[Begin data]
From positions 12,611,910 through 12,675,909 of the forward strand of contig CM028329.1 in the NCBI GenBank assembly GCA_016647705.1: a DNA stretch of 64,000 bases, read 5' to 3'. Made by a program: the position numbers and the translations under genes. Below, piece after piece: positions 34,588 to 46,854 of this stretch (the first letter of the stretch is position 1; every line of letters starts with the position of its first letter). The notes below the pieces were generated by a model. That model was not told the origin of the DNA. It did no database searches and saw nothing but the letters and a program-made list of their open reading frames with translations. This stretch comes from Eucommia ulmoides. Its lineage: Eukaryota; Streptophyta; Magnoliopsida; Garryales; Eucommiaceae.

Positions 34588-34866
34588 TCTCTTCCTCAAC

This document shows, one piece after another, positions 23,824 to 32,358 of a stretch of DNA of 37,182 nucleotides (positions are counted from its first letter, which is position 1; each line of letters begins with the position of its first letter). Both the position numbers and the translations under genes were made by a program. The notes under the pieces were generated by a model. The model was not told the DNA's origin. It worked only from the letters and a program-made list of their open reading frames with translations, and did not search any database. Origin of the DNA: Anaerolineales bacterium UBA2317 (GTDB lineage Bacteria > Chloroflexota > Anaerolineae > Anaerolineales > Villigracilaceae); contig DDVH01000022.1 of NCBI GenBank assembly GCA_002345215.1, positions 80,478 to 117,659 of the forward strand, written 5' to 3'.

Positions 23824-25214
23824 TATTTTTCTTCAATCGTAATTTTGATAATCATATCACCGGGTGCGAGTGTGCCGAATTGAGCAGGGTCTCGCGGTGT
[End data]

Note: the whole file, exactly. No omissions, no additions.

From positions 12,611,910 through 12,675,909 of the forward strand of contig CM028329.1 in the NCBI GenBank assembly GCA_016647705.1: a DNA stretch of 64,000 bases, read 5' to 3'. Made by a program: the position numbers and the translations under genes. Below, piece after piece: positions 34,588 to 46,854 of this stretch (the first letter of the stretch is position 1; every line of letters starts with the position of its first letter). The notes below the pieces were generated by a model. That model was not told the origin of the DNA. It did no database searches and saw nothing but the letters and a program-made list of their open reading frames with translations. This stretch comes from Eucommia ulmoides. Its lineage: Eukaryota; Streptophyta; Magnoliopsida; Garryales; Eucommiaceae.

Positions 34588-34866
34588 TCTCTTCCTCAAC

This document shows, one piece after another, positions 23,824 to 32,358 of a stretch of DNA of 37,182 nucleotides (positions are counted from its first letter, which is position 1; each line of letters begins with the position of its first letter). Both the position numbers and the translations under genes were made by a program. The notes under the pieces were generated by a model. The model was not told the DNA's origin. It worked only from the letters and a program-made list of their open reading frames with translations, and did not search any database. Origin of the DNA: Anaerolineales bacterium UBA2317 (GTDB lineage Bacteria > Chloroflexota > Anaerolineae > Anaerolineales > Villigracilaceae); contig DDVH01000022.1 of NCBI GenBank assembly GCA_002345215.1, positions 80,478 to 117,659 of the forward strand, written 5' to 3'.

Positions 23824-25214
23824 TATTTTTCTTCAATCGTAATTTTGATAATCATATCACCGGGTGCGAGTGTGCCGAATTGAGCAGGGTCTCGCGGTGT